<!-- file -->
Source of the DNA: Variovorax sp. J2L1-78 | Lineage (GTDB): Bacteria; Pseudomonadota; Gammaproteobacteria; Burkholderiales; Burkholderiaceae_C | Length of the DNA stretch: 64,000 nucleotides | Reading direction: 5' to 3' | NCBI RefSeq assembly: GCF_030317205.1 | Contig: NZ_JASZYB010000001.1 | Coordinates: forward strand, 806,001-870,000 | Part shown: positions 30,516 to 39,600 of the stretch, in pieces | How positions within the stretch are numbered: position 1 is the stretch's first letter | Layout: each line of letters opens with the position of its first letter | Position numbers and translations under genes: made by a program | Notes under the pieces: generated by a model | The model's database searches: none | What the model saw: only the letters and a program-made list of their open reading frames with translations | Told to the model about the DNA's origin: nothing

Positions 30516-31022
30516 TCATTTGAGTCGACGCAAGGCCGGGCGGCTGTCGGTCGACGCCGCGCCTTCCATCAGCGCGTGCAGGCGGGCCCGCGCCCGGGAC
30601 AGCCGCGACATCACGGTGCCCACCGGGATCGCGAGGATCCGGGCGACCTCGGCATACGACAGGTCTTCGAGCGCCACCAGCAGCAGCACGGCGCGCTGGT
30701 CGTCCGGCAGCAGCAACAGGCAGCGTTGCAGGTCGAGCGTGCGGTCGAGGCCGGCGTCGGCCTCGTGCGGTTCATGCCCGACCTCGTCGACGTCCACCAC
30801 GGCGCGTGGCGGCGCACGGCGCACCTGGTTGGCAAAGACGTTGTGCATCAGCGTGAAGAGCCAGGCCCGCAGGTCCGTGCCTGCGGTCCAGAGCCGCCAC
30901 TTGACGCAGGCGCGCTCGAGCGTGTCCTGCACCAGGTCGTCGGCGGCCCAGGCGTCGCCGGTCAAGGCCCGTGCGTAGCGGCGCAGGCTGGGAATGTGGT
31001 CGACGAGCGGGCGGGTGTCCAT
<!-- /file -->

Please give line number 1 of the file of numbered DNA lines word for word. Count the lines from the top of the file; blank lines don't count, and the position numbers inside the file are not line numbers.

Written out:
Source of the DNA: Variovorax sp. J2L1-78 | Lineage (GTDB): Bacteria; Pseudomonadota; Gammaproteobacteria; Burkholderiales; Burkholderiaceae_C | Length of the DNA stretch: 64,000 nucleotides | Reading direction: 5' to 3' | NCBI RefSeq assembly: GCF_030317205.1 | Contig: NZ_JASZYB010000001.1 | Coordinates: forward strand, 806,001-870,000 | Part shown: positions 30,516 to 39,600 of the stretch, in pieces | How positions within the stretch are numbered: position 1 is the stretch's first letter | Layout: each line of letters opens with the position of its first letter | Position numbers and translations under genes: made by a program | Notes under the pieces: generated by a model | The model's database searches: none | What the model saw: only the letters and a program-made list of their open reading frames with translations | Told to the model about the DNA's origin: nothing